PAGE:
- Educators and policymakers must begin to "unpack the social determinants of education as being the social determinants of health." That was the message shared by American Federation of Teachers Director of Children's Health and Well-being Chelsea Rae Prax at a policy roundtable held during The Atlantic's Education Summit.
- According to research from the Robert Wood Johnson Foundation, students who are chronically absent in pre-school through first grade are significantly less likely to read on-level in third grade. These students are four times more likely to drop out of school than their peers.
- Chronic absenteeism, which is addressed in many of the early state plans submitted under ESSA this month, affects more than 6.5 million children nationwide, and is often correlated to health issues.
The impact of factors like poverty, food insecurity, homelessness, mass incarceration, the drug epidemic and other socio-economic conditions on learning and education has been studied exhaustively. Many of these factors compound access to adequate healthcare, and student attendance suffers. Many schools are starting to think more creatively about the wraparound services they offer to take care of the whole child, even in the face of budget cuts and decreasing numbers of school counseling staff. Building community partnerships with social organizations is one way to provide low-cost services to school families.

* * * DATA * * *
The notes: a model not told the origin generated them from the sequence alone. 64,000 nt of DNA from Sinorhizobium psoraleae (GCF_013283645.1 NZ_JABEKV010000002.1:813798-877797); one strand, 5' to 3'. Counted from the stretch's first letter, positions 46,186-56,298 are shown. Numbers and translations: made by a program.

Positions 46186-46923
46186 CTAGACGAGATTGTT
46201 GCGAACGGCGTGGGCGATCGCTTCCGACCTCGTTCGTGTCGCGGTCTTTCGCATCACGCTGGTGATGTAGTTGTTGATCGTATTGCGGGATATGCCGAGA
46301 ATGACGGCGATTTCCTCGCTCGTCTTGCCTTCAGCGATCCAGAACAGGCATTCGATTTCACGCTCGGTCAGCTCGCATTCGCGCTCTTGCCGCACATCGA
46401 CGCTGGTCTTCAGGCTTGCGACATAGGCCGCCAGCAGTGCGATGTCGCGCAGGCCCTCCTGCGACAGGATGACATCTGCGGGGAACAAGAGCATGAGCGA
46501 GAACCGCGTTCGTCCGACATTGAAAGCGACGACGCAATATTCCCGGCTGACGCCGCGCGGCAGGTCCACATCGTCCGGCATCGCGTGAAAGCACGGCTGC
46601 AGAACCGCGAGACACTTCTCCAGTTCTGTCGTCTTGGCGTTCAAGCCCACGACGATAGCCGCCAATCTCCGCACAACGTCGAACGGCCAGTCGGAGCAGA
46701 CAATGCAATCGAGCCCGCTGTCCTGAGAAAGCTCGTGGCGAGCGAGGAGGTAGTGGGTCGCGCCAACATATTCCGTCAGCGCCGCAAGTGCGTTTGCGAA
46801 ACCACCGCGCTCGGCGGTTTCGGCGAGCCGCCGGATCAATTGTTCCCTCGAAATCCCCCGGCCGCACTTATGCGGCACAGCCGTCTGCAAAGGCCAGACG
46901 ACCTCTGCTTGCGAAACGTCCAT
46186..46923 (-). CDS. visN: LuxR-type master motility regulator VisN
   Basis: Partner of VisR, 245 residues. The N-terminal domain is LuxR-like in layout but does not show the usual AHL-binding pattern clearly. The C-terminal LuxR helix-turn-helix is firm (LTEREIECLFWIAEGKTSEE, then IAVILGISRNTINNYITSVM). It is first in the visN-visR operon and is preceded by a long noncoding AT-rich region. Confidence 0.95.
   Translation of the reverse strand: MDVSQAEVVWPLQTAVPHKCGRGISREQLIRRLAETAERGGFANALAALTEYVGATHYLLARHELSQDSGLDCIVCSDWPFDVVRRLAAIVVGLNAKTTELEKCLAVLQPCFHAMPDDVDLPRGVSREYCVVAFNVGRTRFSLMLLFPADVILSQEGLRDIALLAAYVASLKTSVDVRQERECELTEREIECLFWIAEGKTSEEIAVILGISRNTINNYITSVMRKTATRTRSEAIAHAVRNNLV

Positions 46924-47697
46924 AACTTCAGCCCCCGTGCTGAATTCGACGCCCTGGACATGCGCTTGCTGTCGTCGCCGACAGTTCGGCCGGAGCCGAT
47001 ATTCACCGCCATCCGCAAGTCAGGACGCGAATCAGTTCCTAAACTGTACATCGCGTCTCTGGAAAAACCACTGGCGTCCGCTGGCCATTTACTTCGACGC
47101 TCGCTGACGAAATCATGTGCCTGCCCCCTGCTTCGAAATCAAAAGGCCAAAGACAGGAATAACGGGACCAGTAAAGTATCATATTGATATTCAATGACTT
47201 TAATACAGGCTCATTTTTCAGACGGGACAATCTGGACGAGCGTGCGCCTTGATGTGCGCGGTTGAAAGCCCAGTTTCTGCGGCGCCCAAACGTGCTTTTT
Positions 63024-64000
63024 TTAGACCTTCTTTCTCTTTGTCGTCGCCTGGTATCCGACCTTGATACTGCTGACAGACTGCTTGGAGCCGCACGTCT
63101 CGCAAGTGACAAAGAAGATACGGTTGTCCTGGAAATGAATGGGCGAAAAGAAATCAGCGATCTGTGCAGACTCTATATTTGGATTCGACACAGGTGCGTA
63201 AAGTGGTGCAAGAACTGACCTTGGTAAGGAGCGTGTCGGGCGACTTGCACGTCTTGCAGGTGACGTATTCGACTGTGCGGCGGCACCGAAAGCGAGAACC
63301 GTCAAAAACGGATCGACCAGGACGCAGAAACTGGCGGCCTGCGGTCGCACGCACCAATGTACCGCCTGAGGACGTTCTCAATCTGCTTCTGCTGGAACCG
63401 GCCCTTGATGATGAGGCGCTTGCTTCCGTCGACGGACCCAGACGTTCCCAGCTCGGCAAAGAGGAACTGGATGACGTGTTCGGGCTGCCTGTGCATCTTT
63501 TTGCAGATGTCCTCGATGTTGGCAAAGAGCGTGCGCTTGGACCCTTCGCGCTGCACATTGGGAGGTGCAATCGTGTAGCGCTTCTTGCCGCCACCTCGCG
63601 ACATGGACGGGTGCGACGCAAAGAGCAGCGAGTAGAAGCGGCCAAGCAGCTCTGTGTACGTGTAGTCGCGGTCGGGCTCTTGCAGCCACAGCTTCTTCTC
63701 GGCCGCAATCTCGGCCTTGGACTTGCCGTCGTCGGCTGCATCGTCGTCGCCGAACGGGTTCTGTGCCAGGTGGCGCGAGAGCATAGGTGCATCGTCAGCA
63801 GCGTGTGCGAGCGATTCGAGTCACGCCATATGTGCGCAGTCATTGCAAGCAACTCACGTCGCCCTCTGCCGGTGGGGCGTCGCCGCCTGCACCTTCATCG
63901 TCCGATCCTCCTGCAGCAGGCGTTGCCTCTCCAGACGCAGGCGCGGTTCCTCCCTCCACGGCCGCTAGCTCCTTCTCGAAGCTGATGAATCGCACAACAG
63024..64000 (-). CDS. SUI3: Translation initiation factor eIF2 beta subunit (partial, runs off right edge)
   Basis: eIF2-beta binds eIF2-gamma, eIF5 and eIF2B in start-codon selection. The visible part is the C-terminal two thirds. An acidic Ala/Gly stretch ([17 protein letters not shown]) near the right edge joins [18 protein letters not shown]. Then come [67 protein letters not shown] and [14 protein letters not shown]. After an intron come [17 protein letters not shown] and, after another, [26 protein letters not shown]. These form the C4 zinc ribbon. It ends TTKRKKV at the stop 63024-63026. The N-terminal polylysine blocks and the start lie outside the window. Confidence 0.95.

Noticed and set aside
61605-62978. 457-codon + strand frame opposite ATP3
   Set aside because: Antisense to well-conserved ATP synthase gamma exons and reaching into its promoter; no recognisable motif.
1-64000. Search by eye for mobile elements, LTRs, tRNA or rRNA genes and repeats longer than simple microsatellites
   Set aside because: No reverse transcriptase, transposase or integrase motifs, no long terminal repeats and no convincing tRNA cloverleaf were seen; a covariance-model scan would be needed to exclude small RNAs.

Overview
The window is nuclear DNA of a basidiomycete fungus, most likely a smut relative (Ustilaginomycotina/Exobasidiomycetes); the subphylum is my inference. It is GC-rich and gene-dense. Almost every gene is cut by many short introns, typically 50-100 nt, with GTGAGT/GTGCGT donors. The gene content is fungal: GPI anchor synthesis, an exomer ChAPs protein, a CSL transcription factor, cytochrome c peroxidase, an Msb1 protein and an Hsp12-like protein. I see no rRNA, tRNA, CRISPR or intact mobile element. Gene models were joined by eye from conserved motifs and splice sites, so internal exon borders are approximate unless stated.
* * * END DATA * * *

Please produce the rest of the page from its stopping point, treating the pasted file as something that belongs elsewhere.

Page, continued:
The other critical part is ensuring an environment that is welcoming and supportive of all students, and which does not put their home situations on blast. New Mexico, for instance, recently outlawed school lunch shaming. Intentional efforts to address students with respect, address them by name, and show their contributions to the classroom are valued go a long way toward building trust between school officials and students. And they help leaders not only to better identify and serve student needs, but push student learning forward in meaningful ways.